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This is a guest post by Christine Stuart.
Finding it tough to think about your camp theme while trudging through snow and slush?
Often, the most difficult part of summer planning is finding inspiration to develop new, creative concepts. Many camps run similar programs each year, relying heavily on tweaking past themes or storylines to engage returning campers.
Follow this brainstorming model to beat the rut.
Identify Program Outcomes
What is your goal for the summer? Do you want campers to increase feelings of connection to their peers? Empower them to self-regulate their emotions or resolve their own conflicts? Be as specific as possible with these outcomes and be sure they align with your broader mission.
Take a Look Back
Working backwards will ensure that the actual activities, songs, or themes your staff facilitate will lead to your intended outcomes. Have you seen your campers connect through imaginative, unstructured free-play? Did last summer’s superhero characters create conversations about resiliency and persistence? Use your experiences to guide this portion of the brainstorm and make note of themes in your lists.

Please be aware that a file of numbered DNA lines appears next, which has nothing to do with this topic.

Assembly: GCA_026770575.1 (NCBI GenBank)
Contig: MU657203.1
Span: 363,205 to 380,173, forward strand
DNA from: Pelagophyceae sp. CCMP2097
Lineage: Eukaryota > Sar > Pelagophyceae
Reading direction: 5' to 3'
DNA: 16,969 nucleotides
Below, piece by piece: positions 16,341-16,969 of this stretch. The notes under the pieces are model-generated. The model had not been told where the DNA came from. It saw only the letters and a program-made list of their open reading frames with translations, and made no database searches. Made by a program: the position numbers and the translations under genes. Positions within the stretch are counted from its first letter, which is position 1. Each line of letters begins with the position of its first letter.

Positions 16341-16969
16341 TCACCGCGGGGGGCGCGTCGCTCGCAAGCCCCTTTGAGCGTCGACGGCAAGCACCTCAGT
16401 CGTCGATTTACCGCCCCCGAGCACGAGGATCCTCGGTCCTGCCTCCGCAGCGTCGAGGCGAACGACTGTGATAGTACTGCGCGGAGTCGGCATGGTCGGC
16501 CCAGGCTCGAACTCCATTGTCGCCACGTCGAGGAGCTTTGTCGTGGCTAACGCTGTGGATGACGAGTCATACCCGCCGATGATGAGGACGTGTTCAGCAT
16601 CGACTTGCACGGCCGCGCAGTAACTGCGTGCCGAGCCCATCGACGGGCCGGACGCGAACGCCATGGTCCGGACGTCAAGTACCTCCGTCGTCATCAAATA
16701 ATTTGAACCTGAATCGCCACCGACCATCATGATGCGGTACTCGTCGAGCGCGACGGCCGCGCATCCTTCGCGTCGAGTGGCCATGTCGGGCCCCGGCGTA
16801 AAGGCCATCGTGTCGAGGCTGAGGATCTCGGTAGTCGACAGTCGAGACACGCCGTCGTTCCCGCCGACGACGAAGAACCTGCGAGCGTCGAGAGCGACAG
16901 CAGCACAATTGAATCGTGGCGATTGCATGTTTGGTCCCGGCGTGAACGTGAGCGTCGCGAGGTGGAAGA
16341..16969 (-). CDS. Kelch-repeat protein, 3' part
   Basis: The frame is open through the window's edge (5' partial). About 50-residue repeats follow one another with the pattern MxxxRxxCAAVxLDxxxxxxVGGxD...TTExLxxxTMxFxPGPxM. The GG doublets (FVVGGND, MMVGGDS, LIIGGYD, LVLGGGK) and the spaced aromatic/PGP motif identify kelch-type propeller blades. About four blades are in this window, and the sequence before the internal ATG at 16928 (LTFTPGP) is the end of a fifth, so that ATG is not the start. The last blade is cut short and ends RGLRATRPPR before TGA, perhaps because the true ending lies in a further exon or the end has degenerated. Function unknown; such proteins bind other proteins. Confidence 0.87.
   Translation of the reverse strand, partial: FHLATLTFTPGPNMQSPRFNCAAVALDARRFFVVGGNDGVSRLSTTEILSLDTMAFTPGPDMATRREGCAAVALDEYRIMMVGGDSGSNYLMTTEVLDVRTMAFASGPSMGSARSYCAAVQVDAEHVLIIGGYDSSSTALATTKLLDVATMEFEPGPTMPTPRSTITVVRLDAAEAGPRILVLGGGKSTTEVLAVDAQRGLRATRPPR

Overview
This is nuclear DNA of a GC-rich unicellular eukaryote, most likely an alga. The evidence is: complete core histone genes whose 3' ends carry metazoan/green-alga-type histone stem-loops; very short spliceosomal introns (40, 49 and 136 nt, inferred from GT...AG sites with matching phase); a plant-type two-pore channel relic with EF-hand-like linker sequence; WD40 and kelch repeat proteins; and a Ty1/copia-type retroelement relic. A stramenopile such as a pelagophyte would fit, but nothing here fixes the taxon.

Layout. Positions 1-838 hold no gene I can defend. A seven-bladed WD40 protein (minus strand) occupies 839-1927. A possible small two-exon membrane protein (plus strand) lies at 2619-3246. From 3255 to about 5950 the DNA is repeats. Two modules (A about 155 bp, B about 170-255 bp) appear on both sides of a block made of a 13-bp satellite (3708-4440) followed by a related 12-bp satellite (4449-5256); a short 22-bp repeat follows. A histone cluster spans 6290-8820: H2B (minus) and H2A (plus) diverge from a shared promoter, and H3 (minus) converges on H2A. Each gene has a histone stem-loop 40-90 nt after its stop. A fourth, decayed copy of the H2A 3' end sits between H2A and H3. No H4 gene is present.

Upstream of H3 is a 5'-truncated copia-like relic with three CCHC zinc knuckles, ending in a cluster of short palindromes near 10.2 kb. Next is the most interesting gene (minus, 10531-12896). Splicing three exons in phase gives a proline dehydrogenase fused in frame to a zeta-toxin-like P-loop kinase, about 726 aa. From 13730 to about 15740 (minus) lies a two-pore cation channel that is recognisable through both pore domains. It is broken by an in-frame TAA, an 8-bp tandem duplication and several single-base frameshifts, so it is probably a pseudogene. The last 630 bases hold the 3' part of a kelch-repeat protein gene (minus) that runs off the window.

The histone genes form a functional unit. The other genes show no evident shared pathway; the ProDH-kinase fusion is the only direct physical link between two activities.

After identifying activities that lead to intended outcomes, move to a creative space. A coffee shop, the camp dining hall, or a park – physically move into a space that makes you feel unrestricted and creative. Allow this process to be organic and write down every idea you have. I once wrote down “shoot flaming arrow over the lake” during a brainstorm. Don’t lose the enthusiasm, even if the ideas seem unrealistic! If you’re feeling stuck, use Google images or Pinterest to spark new ideas.
Step Away, Return Later
Why? Research shows that procrastinators are more productive and creative. Work diligently to brainstorm ideas for a few hours, then shut your notebook and walk away. While you’re waiting, listen to Adam Grant’s TedTalk on original thinking.
Christine Stuart is a camp program director, writer, and facilitator with a passion for designing imaginative, inclusive, and impactful camp designs. She currently lives in Connecticut with her springer spaniel, usually in pursuit the world’s best cookie.